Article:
The Entertainment Software Rating Board (ESRB), feeling the scrutiny from state legislators, announced today that it will address in-game purchases by creating a new label that will begin appearing on physical video game releases.
The new in-game purchases label will be applied to video games that offer players a chance to spend real-world currency. That means not only are loot boxes a part of the labeling efforts, but skins, subscriptions, season passes, music, DLC, and even games with the option to disable ads. Basically, a lot of modern video games.
ESRB president Patricia Vance sat down in a roundtable call with journalists and announced that the label will be seen outside the normal ratings box, where video game descriptors like "violence" or "suggestive content" are seen alongside the game's ratings. Rather, it will be like the "Online Interactions Not Rated by the ESRB" designation and appear elsewhere on the packaging to keep it distinct.
"I'm sure you're all asking why we aren't doing something more specific to loot boxes," said Vance. "And I'll tell you we've done a lot of research over the past several weeks and months, particularly among parents. What we learned is that a large majority of parents don't know what a loot box is, and even those who claim they do don't really understand what a loot box is."
As a result, Vance said that it wasn't for the ESRB to "harp on loot boxes per se, but to make sure we're capturing loto boxes but also other in-game transactions." According to Vance, parents were largely concerned with whether or not their children were spending money tin-game than the actual mechanic of loot boxes. The ESRB will also not require publishers to disclose loot drop rates, but several publishers appear to be opting into this practice on their own.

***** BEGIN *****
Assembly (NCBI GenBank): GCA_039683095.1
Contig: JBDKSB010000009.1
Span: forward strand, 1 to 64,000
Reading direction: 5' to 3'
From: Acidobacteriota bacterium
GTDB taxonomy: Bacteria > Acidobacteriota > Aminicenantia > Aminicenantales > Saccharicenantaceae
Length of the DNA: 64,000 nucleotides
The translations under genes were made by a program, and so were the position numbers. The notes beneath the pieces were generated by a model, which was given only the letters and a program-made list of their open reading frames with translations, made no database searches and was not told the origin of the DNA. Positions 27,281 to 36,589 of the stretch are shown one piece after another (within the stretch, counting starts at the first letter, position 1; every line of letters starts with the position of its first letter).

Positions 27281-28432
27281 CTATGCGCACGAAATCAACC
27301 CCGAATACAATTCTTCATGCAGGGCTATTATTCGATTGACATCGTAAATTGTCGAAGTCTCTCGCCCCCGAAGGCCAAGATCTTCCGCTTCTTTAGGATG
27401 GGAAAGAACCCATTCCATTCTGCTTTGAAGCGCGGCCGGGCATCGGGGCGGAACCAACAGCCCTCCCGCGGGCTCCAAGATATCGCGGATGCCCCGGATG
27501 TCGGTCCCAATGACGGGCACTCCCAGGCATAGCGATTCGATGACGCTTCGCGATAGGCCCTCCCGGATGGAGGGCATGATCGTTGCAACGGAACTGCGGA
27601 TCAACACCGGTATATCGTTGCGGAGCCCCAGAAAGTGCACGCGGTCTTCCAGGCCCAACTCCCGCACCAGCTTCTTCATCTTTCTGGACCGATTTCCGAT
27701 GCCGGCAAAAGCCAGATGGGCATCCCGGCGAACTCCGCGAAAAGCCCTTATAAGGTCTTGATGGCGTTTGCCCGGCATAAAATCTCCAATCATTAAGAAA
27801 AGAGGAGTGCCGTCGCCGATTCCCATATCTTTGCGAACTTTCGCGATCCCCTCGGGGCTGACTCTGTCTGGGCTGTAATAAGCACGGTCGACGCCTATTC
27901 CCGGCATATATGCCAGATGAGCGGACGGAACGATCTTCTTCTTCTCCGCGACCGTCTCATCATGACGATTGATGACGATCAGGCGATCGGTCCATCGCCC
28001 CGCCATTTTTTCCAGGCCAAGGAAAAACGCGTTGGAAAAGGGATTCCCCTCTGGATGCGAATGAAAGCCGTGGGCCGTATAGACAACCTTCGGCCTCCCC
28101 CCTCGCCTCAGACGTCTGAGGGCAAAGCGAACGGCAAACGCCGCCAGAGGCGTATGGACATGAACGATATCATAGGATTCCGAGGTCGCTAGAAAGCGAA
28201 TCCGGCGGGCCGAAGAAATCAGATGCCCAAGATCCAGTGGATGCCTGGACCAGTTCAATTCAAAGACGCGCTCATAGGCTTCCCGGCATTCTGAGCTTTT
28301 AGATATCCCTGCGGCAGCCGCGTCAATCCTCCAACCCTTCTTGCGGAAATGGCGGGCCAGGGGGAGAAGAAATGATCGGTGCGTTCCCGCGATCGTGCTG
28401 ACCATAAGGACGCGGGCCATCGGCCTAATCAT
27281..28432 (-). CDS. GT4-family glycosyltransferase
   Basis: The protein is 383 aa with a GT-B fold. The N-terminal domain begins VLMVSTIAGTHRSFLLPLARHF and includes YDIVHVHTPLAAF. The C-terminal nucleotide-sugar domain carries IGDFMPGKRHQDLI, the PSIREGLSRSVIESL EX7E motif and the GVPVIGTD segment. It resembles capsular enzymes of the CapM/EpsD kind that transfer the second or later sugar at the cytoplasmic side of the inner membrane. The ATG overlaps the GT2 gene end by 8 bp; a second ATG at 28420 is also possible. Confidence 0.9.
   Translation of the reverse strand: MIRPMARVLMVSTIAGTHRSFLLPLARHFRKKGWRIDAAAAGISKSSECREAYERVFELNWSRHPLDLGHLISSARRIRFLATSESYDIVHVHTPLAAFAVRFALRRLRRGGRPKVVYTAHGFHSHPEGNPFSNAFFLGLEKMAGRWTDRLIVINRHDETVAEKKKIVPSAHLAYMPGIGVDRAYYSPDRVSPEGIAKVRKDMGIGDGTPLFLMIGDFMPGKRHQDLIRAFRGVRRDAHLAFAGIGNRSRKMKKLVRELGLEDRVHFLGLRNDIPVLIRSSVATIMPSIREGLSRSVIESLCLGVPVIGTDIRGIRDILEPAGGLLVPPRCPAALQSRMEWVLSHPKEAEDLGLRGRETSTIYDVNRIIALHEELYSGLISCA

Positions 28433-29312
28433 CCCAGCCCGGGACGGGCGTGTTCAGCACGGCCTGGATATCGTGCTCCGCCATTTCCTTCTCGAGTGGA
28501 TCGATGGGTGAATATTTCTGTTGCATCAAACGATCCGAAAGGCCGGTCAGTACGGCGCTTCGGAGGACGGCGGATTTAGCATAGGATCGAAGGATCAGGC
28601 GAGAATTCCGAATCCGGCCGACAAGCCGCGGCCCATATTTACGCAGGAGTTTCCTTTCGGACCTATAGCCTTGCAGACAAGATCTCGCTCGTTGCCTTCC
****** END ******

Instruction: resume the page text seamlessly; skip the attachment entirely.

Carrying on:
To help parents further, the ESRB has set up an online website ParentalTools.org, which comes with several step-by-step instructions on how to set up parental controls on today's most popular gaming devices including the Nintendo Switch, PS4, Xbox One, PC, and even Google Play.
You might remember Vance's name as last month US Senator Maggie Hassan (D-NH) wrote her a letter asking the ESRB to do more when it came to loot boxes in video games. Hassan also went ahead to ensure that future members of the FTC would be looking into loot boxes, to which they agreed to if nominated.
"We'll continue to work with the industry to ensure there are effective disclosures about in-game purchases in general, and more specifically loot boxes. So if there's more that we can do, we will," said Vance.